Gene-editing breakthrough – what does this mean for DC?

Photo credit: The Times


The Times reports that a pioneering gene-editing treatment is likely to have been successful in treating a little girl suffering from leukaemia. This follows an article last year, which first reported on the procedure.


Two-year old Layla could potentially be the first person in the world to have been saved by gene-editing, which she underwent after chemotherapy and a bone marrow transplant both failed to treat her cancer. Until her operation in June 2015, in which researchers implanted modified genes taken from a donor’s immune cells, gene-editing had only been carried out in a laboratory.


Layla has now been clear of leukaemia for long enough that her doctors at Great Ormond Street Hospital are now prepared to talk in terms of a potential cure.


Gene editing differs from conventional gene therapy in that it involves cutting away elements from the cell’s DNA using ‘molecular scissors’. In Layla’s case, this involved taking a donor’s healthy T-cells and modifying them using gene editing to create a bespoke treatment. Unlike conventional gene therapy, using a donor’s cells for gene editing does not require a perfect match.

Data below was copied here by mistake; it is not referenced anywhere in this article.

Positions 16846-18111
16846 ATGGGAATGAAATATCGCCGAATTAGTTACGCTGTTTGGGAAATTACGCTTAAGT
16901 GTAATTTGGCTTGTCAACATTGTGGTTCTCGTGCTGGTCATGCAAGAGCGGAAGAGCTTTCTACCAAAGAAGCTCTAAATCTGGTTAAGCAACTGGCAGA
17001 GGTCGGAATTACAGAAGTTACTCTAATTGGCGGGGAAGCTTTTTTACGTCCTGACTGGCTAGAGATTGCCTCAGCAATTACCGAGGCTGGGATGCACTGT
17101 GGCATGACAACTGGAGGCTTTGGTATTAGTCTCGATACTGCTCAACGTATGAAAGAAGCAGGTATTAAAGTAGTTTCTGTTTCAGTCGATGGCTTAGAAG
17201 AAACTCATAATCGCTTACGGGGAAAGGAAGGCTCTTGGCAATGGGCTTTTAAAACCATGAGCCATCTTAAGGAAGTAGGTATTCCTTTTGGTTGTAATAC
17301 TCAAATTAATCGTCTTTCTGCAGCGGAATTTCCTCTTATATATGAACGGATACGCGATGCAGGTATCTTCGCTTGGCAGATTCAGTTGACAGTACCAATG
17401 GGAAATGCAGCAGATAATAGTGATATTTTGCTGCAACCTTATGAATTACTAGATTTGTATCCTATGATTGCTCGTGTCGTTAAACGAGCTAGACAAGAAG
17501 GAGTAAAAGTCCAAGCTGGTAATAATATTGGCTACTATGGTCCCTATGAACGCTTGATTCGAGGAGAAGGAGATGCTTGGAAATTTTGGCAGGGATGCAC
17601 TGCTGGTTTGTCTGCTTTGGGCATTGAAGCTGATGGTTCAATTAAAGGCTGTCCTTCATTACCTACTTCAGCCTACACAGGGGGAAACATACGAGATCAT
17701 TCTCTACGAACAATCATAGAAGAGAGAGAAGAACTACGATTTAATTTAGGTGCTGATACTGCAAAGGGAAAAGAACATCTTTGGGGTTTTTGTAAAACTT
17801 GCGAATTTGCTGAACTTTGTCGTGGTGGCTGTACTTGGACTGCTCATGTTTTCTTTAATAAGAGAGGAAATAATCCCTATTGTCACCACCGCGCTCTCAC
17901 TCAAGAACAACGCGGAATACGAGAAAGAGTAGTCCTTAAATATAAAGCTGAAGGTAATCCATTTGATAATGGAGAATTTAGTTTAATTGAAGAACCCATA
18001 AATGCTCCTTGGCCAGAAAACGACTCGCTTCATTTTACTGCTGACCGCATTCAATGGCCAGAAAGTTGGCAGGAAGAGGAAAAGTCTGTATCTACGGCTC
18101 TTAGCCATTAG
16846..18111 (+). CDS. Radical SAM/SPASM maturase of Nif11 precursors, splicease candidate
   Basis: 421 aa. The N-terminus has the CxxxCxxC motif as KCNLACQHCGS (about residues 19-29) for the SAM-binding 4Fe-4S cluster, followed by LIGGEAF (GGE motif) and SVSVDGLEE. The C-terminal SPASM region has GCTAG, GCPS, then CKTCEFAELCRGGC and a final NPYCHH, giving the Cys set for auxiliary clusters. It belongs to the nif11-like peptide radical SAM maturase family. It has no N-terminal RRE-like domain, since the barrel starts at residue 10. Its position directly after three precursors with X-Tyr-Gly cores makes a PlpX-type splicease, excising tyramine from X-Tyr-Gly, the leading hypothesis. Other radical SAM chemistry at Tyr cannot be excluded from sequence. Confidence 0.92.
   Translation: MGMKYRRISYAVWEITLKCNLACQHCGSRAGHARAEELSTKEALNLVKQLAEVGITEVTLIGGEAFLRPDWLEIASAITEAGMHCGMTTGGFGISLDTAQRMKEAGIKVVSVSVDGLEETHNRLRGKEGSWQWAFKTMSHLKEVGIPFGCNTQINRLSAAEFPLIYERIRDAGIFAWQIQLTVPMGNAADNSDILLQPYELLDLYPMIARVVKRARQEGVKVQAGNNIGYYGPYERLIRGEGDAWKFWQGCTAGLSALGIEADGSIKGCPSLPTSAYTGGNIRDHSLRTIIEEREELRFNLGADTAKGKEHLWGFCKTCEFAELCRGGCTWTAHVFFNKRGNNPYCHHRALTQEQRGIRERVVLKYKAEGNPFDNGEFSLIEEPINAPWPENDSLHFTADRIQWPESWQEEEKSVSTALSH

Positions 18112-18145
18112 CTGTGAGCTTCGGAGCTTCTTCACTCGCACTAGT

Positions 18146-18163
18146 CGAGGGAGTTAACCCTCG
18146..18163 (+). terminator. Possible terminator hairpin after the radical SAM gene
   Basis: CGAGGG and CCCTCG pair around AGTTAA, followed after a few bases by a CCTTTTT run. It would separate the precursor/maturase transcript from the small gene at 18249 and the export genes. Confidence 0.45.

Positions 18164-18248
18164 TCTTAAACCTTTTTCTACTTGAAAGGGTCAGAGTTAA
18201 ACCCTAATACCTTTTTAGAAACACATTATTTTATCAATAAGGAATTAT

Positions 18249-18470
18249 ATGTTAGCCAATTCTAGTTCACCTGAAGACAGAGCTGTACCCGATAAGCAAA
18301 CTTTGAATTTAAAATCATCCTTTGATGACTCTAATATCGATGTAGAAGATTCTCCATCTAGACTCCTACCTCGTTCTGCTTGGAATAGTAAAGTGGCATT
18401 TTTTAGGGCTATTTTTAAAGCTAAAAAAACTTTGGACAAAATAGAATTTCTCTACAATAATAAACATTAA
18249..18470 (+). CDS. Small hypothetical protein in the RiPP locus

Source: The Times


Although the process would likely be much more complex for someone with dyskeratosis congenita, this is an exciting breakthrough that could pave the way for future treatment of the condition, by correcting the genetic abnormality which causes it. Watch this space!


The full article is available to read here.